May 17, 2011
Telomere Test For Longevity Estimate

A test of the length of the caps on your chromosomes could help more accurately estimate one's life expectancy.

A new blood test soon to be launched in the United Kingdom claims to be able to tell you how long you are going to live. The 435 ($700) test measures the length of a person's telomeres - the inventor claims this is associated with longevity.

The company, Life Length, is working on approvals for sales in European countries and America.

You might not want to know. Imagine a test could predict your life expectancy to within 2 years. Would you want to know? I'm not sure I would. Death is so final, such a hard limit. Beyond this point you will not experience this life in this universe. You might not even exist beyond this point. Do you want to know when that is?

Is the claim for this test plausible? Yup. See my previous posts Short Telomeres Markers For Higher Cancer Risk, Telomere Length Indicates Mortality Risk, Chronic Stress Accelerates Aging As Measured By Telomere Length, Sedentary Lifestyles Age Chromosome Telomeres Faster, and last but not least: Telomere Lengthening Rejuvenates Mice.

Now, having said that, the test can not precisely predict your year of death. Too many factors (accidents, suicide, and murder aside) influence your date of death. Take cancer for example. There's a lot of randomness involved in determining when we'll get cancer. The accumulation of damage in cells can make them turn cancerous. But just when the right set of genetic mutations or other cancer-promoting damage will occur in some cell in one's body is as hard to predict as when someone will win a lottery. Many things have to line up just right all in the same cell to make it cancerous. Every day is basically another throw of the dice. Will a bunch of mutations all line up to send a cell of yours into dangerous mad replication and growth?

Better longevity tests seem useful for retirement planning. Should you save enough money to support yourself to age 95? Or expect to die by your late 60s? A telomere test could help you decide difficult questions about your savings rate and career choices. Do you need to work past age 70 to save enough money to avoid going broke in your 80s and avoid poverty in your 90s? A better sense of the odds would help.

Of course, before we hit our biological shelf life expiration date some of us just might live long enough to still be around when rejuvenation therapies become available. Injections of youthful stem cells with long telomeres could replace older tired cells with short telomeres. This would be great for the immune system, for example, because a youthful immune system will do a better job of fighting cancer. Also, youthful cells for the cardiovascular system could cut the risk of heart disease, stroke, and other killers.

Share |      Randall Parker, 2011 May 17 11:09 PM  Aging Measurements


Comments
John Driver said at May 18, 2011 7:22 AM:

Life insurance / health insurance companies would love this. Premiums based upon test results? No need for actuarial tables. I also could see no end of government mischief.

bmack500 said at May 18, 2011 9:05 AM:

Perhaps some ta-65 to lengthen your telomeres?

Lou Pagnucco said at May 18, 2011 10:58 AM:

Interesting development. No doubt some bureaucrat will insinuate himself into the product approval decision.

The test results may be a very noisy indicator of expected life expectancy, though. Several in vitro experiments that accelerate cell aging do not shorten telomeres, so other variables probably need to be measured too.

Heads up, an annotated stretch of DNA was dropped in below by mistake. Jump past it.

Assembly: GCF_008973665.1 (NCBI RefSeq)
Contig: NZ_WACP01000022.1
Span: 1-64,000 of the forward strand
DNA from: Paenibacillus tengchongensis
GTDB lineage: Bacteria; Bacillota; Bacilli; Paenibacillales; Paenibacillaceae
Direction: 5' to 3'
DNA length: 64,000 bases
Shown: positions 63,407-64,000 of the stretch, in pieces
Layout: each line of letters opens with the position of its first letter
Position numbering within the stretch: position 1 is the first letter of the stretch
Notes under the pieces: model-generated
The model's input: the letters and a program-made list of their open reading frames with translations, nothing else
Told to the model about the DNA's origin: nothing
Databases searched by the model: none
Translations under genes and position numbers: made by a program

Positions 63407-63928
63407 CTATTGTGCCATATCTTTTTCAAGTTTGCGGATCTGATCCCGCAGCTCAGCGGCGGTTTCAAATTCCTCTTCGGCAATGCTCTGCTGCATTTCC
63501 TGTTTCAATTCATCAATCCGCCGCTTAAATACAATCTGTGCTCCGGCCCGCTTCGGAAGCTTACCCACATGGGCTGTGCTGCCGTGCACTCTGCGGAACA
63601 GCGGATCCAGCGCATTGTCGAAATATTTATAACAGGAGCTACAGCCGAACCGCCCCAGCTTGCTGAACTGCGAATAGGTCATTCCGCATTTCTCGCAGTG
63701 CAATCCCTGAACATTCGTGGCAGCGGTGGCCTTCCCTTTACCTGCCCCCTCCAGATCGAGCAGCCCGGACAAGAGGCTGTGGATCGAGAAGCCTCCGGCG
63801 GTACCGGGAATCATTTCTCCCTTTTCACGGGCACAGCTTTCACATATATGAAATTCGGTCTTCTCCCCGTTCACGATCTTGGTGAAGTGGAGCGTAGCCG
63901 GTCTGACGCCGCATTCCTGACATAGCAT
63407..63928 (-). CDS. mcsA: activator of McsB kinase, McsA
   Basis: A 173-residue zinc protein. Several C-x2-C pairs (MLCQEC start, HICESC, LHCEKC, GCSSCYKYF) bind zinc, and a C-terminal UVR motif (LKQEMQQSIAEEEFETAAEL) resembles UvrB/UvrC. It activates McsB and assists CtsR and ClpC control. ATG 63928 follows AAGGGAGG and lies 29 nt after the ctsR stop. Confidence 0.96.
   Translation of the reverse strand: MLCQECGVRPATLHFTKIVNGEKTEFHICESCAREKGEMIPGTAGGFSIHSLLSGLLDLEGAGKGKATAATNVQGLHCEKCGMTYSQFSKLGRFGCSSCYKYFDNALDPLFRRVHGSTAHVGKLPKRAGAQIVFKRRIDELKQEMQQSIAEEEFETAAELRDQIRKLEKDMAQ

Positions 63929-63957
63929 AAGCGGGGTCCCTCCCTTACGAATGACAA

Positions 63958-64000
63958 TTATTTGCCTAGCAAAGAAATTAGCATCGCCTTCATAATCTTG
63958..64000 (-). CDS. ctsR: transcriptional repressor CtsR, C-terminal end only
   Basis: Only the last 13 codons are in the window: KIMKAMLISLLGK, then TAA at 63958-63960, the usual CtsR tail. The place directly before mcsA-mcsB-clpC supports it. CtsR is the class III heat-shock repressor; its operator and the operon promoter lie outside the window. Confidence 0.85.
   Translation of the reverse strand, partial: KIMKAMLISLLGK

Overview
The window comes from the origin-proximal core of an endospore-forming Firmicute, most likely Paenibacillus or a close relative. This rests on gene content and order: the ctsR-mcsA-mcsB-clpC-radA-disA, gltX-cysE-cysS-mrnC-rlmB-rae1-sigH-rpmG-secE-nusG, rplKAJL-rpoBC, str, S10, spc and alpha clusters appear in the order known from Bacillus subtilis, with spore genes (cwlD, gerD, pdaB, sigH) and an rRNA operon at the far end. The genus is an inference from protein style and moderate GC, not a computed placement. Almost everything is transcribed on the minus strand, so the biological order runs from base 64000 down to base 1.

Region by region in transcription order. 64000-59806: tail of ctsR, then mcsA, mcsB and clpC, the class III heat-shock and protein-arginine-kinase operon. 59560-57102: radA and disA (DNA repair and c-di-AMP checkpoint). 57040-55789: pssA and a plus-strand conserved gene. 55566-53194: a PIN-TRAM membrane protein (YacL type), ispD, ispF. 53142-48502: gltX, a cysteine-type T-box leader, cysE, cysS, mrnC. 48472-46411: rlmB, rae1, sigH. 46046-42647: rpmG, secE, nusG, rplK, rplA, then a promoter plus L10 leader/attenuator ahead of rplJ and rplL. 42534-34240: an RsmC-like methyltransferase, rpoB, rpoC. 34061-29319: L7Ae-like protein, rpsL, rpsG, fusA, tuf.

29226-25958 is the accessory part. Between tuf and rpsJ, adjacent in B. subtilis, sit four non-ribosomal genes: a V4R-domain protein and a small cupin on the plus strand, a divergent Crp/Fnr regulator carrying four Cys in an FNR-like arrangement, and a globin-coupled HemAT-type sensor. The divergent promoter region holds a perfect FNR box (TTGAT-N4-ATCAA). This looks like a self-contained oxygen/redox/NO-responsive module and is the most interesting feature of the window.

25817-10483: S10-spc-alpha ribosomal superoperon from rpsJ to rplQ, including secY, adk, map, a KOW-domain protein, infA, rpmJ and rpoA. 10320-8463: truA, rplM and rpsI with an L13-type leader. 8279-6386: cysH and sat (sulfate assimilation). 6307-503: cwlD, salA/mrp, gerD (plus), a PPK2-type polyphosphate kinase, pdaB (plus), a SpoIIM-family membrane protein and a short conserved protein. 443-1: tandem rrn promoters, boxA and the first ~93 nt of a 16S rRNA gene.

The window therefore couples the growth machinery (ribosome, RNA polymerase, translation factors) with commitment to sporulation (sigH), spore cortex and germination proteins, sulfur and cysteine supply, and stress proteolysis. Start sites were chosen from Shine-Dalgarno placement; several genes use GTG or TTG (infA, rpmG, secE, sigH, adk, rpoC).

I wonder if the standard deviation would be too large to allow an individual to optimize life style.

There does appear to be a significant impact of telomere length at birth and its maintenance on longevity, at least in birds - and probably other species. See - "Telomeres and Longevity: Testing an Evolutionary Hypothesis"
http://www.medicinalnutraceutics.com/supplements/astragalosides-IV/documents/Telomeres%20and%20Longevity.pdf

A last note - Scientific American just published: "Childhood Stress Shortens Telomeres, Affecting Future Health"
http://www.scientificamerican.com/article.cfm?id=childhood-stress-shorten-telomeres-affecting-future-health

PacRim Jim said at May 19, 2011 5:52 PM:

So it is as I had feared: Length does matter.

LAG said at May 22, 2011 12:39 PM:

Reminds me of "Life-Line" (1939) by Robert A. Heinlein, his first published short story. Let's hope this company has better luck. Of course, with the modern American it will be hard enough to convince them they aren't going to live forever. Most believe you can fix that with another law and a bit more for health care.

Lou Pagnucco said at May 25, 2011 2:03 PM:

Just published --

If applicable to humans, could it point to a better way to measure expected longevity than telomeres? --

Reliable biomarkers of physiological age
- Identification of molecular markers predictive of remaining lifespan
Variable Pathogenicity Determines Individual Lifespan in Caenorhabditis elegans
http://www.plosgenetics.org/article/info%3Adoi%2F10.1371%2Fjournal.pgen.1002047

LOU said at November 21, 2011 4:03 PM:

I am amazed to hear that a new blood test soon to be launched in the United Kingdom might to be able to tell you how long you are going to live. Measuring the length of a person's telomeres to more accurately estimate one's life expectancy is an interesting discovery. I have heard before that short telomeres might be a result for higher cancer risk. If you were to get the telomere blood test done, and find that you are a potential person at risk for cancer, would you suggest talking to someone with expertise in in treating cancer? I don't know if I would want to know my life expectancy. I do think that i would be interested in know if I had short telomeres, and a high risk of cancer. This way, I could be prepared for early detection.

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